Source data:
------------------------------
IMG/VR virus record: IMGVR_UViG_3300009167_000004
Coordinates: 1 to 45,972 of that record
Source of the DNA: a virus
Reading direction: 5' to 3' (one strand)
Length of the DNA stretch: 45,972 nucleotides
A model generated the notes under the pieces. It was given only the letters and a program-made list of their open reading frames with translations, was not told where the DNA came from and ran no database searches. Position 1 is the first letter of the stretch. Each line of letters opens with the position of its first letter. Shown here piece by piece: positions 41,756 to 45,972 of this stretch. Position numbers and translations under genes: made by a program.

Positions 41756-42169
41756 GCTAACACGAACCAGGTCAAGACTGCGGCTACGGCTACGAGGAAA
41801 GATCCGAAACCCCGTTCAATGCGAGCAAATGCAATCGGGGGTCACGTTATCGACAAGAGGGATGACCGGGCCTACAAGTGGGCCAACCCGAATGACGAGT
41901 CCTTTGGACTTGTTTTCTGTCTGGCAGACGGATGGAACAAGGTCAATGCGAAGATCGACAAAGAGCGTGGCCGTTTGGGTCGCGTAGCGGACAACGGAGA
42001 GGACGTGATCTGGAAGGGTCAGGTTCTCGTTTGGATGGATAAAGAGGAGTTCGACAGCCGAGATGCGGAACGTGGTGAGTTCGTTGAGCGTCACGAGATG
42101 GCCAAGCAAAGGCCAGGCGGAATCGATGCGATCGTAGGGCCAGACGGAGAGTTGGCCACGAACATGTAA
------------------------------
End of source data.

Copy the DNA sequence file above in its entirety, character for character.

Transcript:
IMG/VR virus record: IMGVR_UViG_3300009167_000004
Coordinates: 1 to 45,972 of that record
Source of the DNA: a virus
Reading direction: 5' to 3' (one strand)
Length of the DNA stretch: 45,972 nucleotides
A model generated the notes under the pieces. It was given only the letters and a program-made list of their open reading frames with translations, was not told where the DNA came from and ran no database searches. Position 1 is the first letter of the stretch. Each line of letters opens with the position of its first letter. Shown here piece by piece: positions 41,756 to 45,972 of this stretch. Position numbers and translations under genes: made by a program.

Positions 41756-42169
41756 GCTAACACGAACCAGGTCAAGACTGCGGCTACGGCTACGAGGAAA
41801 GATCCGAAACCCCGTTCAATGCGAGCAAATGCAATCGGGGGTCACGTTATCGACAAGAGGGATGACCGGGCCTACAAGTGGGCCAACCCGAATGACGAGT
41901 CCTTTGGACTTGTTTTCTGTCTGGCAGACGGATGGAACAAGGTCAATGCGAAGATCGACAAAGAGCGTGGCCGTTTGGGTCGCGTAGCGGACAACGGAGA
42001 GGACGTGATCTGGAAGGGTCAGGTTCTCGTTTGGATGGATAAAGAGGAGTTCGACAGCCGAGATGCGGAACGTGGTGAGTTCGTTGAGCGTCACGAGATG
42101 GCCAAGCAAAGGCCAGGCGGAATCGATGCGATCGTAGGGCCAGACGGAGAGTTGGCCACGAACATGTAA